Limiting Factors Practical

Aim:  To investigate the effect of light intensity on photosynthesis.

Variables: 

Independent variable - the light intensity (how close the light is).

Dependant variable - the number of oxygen bubbles given off (the rate of photosynthesis).

Controlled variables – species of pondweed, the size of the pondweed, the volume of water used, temperature of the water, pH of the water, the amount of time bubbles were counted for, the amount of time the plant was given to adjust to new light position.

Method: 

  1. 1. Set up your apparatus as shown on the right.

  2. Position the light 80cm from the pondweed and allow 2 minutes for the pondweed to adjust.

  3. Count the number of bubbles released over a one-minute period.

  4. Move the lamp 20cms closer and repeat steps 1 and 2.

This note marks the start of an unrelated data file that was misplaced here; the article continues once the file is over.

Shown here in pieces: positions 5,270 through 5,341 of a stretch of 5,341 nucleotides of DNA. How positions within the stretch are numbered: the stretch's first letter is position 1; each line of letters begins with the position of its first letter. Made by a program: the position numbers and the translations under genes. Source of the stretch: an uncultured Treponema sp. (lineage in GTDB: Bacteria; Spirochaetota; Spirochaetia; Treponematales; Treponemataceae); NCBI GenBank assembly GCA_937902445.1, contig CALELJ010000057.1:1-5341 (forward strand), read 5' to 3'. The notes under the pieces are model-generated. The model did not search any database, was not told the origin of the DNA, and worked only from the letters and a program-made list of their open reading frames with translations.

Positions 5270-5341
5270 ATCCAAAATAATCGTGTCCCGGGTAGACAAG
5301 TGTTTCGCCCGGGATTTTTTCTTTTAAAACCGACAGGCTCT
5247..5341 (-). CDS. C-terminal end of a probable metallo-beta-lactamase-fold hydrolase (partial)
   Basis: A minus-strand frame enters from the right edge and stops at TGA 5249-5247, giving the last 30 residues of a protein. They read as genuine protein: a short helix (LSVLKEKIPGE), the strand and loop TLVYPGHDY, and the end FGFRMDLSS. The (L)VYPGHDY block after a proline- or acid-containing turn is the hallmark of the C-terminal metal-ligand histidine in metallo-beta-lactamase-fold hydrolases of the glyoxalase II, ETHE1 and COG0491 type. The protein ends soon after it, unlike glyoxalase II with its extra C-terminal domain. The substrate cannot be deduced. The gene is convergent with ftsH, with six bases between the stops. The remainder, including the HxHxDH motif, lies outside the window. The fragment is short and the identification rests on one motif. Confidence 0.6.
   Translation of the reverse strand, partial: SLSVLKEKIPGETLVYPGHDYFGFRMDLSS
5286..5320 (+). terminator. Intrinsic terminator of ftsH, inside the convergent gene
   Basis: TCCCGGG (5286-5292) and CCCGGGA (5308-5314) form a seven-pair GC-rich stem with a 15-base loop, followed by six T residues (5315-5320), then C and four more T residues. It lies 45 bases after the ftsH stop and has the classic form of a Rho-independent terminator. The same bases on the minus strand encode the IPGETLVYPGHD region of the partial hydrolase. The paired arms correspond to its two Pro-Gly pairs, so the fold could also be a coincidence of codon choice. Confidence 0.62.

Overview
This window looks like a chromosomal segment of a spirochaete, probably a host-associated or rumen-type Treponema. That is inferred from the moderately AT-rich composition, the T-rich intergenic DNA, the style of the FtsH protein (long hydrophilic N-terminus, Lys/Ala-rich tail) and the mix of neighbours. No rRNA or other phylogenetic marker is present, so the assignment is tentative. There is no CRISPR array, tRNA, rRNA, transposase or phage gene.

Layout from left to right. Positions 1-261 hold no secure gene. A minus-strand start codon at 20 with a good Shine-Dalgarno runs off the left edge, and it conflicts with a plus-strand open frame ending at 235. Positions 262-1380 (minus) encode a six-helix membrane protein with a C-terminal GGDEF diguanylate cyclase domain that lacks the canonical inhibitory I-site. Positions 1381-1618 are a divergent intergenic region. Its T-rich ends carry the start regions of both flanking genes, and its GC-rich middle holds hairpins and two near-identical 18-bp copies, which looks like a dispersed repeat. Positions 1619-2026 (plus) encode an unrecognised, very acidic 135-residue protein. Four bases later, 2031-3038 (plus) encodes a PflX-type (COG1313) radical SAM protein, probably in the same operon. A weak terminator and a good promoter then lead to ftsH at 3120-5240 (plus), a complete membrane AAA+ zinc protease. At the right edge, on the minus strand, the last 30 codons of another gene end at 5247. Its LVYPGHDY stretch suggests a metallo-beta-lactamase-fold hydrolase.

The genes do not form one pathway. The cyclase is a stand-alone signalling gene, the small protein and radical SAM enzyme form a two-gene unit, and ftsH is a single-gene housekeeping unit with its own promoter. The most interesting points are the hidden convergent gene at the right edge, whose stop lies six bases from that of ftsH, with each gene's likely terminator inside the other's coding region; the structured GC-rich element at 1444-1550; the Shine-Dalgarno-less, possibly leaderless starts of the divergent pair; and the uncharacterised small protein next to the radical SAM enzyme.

5. Continue at further intervals of 20 cm up to 0cm.

  6. Record your results a table and use these to plot a graph.

Results:
Table to show how light intensity affects the rate of photosynthesis
Graph to show how light intensity affects the rate of photosynthesis

Conclusion:

More oxygen bubbles are produced when the light is closer to the beaker. So a greater light intensity gives a greater rate of photosynthesis.

Evaluation:

Fair test: only change one factor and keep all the others the same – so you only change the position of the lamp.

Three improvements: 

Use a gas syringe to collect the oxygen and measure volume. 

Use a blue lamp instead of a white lamp – blue light increases vegetative growth. 

Use a sodium hydrogencarbonate solution instead of water to increase the availability of carbon dioxide.

If you are using tap water, leave the water to stand overnight to remove the chlorine as chlorine will reduce the rate of photosynthesis.  

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